Knowing when to start collective redundancy consultation is a difficult issue for many employers. The Trade Union and Labour Relations (Consolidation) Act 1992 (TULRCA) states that the obligation to consult representatives of affected employees is triggered when the employer is ‘proposing’ to make 20 or more redundancies at one establishment within a period of 90 days or less, and that it must begin in good time.
However, this provision implements the European Collective Redundancies Directive which uses different wording. The requirement under the Directive is for consultation to begin where an employer is ‘contemplating’ redundancies. This seems to imply that consultation must take place at an earlier stage, when redundancies are envisaged as a possibility, rather than when they are actually proposed as required by TULRCA. In Nolan v USA the ECJ has been asked to clarify which approach is correct. This case concerned the closure of a US military base in the UK where consultation was delayed for some weeks after the decision to close the base was taken. As often happens, the situation was complicated by the decision being taken by an entity ‘higher’ than the employer which had the obligation to consult.
The Advocate-General has given an opinion stating that the Directive must be interpreted as meaning that the obligation to consult is triggered ‘when a strategic or commercial decision which compels the employer to contemplate or to plan for collective redundancies is made by a body or entity which controls the employer’. It was for the UK court to decide whether a strategic decision was made which exerted ‘compelling force’ on the employer giving effect to the obligation to consult, and the date on which that decision was made. If the prospect of a collective redundancy situation arises directly from the employer’s choice, the obligation to hold consultations arises when the employer contemplates or draws up a plan for collective redundancies. Consultation would be premature if it is initiated even though no strategic or operational decision has been taken, as this would lead to unnecessary uncertainty for employees. However, consultation would be too late if the strategic decision was made without leaving the employer any time in which to contemplate collective redundancies and consult properly.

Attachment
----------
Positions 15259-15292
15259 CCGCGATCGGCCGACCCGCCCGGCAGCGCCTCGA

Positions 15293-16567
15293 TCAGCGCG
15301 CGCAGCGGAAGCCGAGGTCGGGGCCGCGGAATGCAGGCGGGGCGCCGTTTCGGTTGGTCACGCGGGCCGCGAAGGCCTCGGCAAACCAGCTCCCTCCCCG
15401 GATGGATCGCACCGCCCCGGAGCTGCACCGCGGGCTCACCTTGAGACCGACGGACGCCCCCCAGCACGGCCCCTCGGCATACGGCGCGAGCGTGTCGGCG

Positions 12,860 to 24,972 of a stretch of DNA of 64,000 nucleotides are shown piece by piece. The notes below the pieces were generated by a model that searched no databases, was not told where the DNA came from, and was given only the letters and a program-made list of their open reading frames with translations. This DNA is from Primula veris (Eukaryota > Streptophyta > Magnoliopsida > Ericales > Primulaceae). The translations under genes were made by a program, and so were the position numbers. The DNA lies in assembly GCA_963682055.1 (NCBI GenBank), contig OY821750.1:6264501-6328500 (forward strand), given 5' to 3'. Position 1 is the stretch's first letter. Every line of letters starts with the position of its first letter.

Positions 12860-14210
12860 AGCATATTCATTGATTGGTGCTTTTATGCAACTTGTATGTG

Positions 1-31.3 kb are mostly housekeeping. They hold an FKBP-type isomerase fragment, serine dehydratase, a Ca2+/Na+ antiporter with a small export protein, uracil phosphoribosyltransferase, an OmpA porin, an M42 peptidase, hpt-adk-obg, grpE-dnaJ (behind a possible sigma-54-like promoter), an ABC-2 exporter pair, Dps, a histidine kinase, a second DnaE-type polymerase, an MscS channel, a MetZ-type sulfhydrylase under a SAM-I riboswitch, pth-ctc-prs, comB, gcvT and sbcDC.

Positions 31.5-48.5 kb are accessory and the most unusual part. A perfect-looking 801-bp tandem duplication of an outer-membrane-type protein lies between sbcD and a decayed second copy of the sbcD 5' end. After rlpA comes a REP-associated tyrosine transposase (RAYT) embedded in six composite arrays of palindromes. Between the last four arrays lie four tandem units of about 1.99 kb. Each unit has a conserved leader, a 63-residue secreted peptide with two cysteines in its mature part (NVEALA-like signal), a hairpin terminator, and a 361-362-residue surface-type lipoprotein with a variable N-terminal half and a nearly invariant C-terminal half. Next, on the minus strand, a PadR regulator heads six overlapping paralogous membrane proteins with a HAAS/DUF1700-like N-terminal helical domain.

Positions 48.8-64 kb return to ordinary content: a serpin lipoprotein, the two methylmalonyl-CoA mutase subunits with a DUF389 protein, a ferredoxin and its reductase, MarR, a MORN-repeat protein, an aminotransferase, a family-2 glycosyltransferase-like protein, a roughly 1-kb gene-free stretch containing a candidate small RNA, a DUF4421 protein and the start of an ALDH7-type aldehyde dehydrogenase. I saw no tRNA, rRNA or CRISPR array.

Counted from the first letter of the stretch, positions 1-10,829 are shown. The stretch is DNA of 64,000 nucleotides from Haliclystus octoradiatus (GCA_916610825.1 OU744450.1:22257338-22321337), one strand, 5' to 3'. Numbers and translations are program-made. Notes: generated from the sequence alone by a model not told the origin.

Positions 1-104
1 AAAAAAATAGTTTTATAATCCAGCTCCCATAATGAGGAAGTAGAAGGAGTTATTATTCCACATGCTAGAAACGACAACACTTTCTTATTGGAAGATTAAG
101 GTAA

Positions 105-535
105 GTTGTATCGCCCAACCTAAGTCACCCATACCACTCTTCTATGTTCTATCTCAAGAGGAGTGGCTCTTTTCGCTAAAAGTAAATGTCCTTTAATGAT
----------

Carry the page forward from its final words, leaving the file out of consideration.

The ECJ’s decision in this case will not come out until later this year. Until then, this opinion is useful guidance for employers contemplating a redundancy programme, particularly where a parent company is involved.